But change is movement. Change is growth.
Not bad or good, and yet it's both.
Our memories filled with days that passed
and brought us to today at last,
and still the moving shadows cast
ahead on what will be the past,
as times moves on and rearranges;
an infinite amount of changes.
The home of modern photography
The following poem is in celebration of William Henry Fox Talbot's contribution to the photographic process as we know it today .
TALBOT, William Henry Fox
b. 11 February 1800; d. 17 September 1877
Talbot’d oriel seed for optical visions
Spawning silver’d images capturing
Life betwixt glass, vitreous fractures
Evoking mind’s immortal remembrance.
Tokens for love and happiness, membranes of virtues;
Keepsakes of souls long since gone,
Dreams for fulfilling
Laughter for making
Hearts for entwining
Lost is the time yet caught in a blink,
Solace and peace strong in the thought.
Bewilder and ruffle,
Fluster and flurry,
Lost in a moment
When light not imprisoned,
And joy when caprice is the slave,
With implausible depiction portrayed
Aperture of Infinity Martin Billings 1945 -
The earliest surviving paper negative is of the now famous Oriel window in the South Gallery at Lacock Abbey, Wiltshire, where he lived. It is dated August 1835. Talbot's comments read "When first made, the squares of glass about 200 in number could be counted, with help of a lens."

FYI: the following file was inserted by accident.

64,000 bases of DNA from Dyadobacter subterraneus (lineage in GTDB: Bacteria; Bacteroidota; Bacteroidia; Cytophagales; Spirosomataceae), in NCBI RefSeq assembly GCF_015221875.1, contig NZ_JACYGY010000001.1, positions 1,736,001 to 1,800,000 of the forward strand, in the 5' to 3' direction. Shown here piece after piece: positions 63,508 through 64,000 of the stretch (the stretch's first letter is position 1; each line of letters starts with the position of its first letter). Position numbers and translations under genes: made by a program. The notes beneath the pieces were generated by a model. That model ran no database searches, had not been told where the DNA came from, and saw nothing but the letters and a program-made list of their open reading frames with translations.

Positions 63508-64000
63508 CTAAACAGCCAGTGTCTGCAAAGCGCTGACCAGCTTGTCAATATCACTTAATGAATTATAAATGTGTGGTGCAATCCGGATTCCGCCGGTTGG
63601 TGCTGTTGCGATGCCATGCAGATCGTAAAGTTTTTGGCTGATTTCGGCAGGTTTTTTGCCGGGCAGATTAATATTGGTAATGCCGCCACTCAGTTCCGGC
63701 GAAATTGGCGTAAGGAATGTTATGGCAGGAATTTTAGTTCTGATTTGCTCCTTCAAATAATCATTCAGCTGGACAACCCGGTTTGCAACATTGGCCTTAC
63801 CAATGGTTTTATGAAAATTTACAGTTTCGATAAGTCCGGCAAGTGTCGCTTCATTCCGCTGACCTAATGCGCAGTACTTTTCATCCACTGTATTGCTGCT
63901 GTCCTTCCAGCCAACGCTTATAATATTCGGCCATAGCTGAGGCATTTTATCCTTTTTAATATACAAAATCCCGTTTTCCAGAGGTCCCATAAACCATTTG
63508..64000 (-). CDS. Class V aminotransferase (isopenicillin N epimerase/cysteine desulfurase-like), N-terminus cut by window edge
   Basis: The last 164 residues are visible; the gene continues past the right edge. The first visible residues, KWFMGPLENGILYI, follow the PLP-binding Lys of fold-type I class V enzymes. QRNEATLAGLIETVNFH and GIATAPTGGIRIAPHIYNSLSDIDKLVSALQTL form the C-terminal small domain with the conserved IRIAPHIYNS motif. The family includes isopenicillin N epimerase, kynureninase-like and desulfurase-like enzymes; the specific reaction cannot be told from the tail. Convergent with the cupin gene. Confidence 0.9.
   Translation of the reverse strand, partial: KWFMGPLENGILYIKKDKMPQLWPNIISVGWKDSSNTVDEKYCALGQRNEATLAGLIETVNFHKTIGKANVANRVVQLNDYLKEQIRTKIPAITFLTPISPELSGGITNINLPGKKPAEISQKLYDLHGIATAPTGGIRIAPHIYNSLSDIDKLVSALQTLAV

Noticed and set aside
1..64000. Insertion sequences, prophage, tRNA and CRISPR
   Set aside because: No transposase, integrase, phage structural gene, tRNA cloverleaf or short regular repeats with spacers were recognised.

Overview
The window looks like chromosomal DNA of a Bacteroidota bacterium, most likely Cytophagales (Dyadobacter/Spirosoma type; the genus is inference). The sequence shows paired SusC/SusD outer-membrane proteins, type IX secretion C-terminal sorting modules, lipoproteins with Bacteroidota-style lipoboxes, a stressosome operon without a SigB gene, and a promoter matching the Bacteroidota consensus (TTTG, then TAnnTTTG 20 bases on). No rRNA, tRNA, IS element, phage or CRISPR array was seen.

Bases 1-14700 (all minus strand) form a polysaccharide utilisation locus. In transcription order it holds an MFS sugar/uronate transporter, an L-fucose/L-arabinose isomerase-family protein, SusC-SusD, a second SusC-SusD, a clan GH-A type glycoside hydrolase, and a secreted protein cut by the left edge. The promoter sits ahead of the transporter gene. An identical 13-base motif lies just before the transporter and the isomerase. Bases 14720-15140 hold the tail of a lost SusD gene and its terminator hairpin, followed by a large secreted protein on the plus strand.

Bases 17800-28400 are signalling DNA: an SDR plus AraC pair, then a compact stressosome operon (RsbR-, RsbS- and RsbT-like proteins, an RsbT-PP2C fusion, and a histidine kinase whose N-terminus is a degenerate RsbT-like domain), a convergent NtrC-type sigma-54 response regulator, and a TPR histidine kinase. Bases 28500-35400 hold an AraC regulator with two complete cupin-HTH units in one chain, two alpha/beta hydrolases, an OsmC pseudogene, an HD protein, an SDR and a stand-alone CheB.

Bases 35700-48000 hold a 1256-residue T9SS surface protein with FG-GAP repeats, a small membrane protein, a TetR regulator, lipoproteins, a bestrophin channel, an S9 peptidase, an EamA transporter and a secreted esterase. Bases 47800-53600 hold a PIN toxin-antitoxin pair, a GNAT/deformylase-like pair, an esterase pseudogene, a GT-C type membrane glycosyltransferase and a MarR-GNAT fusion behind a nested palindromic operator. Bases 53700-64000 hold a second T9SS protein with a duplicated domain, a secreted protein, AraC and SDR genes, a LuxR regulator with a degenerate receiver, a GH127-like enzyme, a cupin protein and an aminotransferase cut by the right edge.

January 1839 was a busy month as far as announcements of discoveries were concerned. On 7 January Daguerre announced the development of his process. A few days later Talbot wrote to Arago, who had promoted Daguerre's invention, suggesting that it was he, not Daguerre, who had invented the photographic process. (At that time he was unaware that the process was entirely different).
At the time the sensitivity of the process was extremely poor. Then, in September 1840 Fox Talbot discovered the phenomenon of the latent image. It is said that this was a chance discovery, when he attempted to re-sensitise some paper which had failed to work in previous experiments; as the chemical was applied, an image, previously invisible, began to appear.
In 1844 Talbot began issuing a book entitled "The Pencil of Nature", the first commercial book to be illustrated with actual photographs.
Talbot summarised his achievement thus:
"I do not profess to have perfected an art but to have commenced one, the limits of which it is not possible at present exactly to ascertain. I only claim to have based this art on a secure foundation."
ART IN ACTION, Waterperry, Oxford
Watch a pot as it rises from a lump of clay, a painting as it materialises on a canvas, a statue as it emerges from a piece of stone. Art in Action 2007 after three decades remains an event enjoyed by many, from the Pancakes to the Paintings from the Pimm's to the Performing Arts.
IMPASSE AND IMAGINATION
"This world is but a canvas to our imagination."
Henry David Thoreau 1817 - 1862
For all those mischievous little times an assertive woman is always best
But oh, the den of wild things in the darkness of her eyes!
Ralph Hodgson 1871-1962
In tribute to image-maker Kehaola's picture, 'High Sky' our portrayal - High Sky Scream is an interpretation that we think contrasts with his peaceful place where sunshine is reflected in water. His creation is magnificent.
"For art comes to you, proposing frankly to give nothing but the highest quality to your moments as they pass, and simply for those moment's sake."
Walter Horatio Pater 1839 - 1894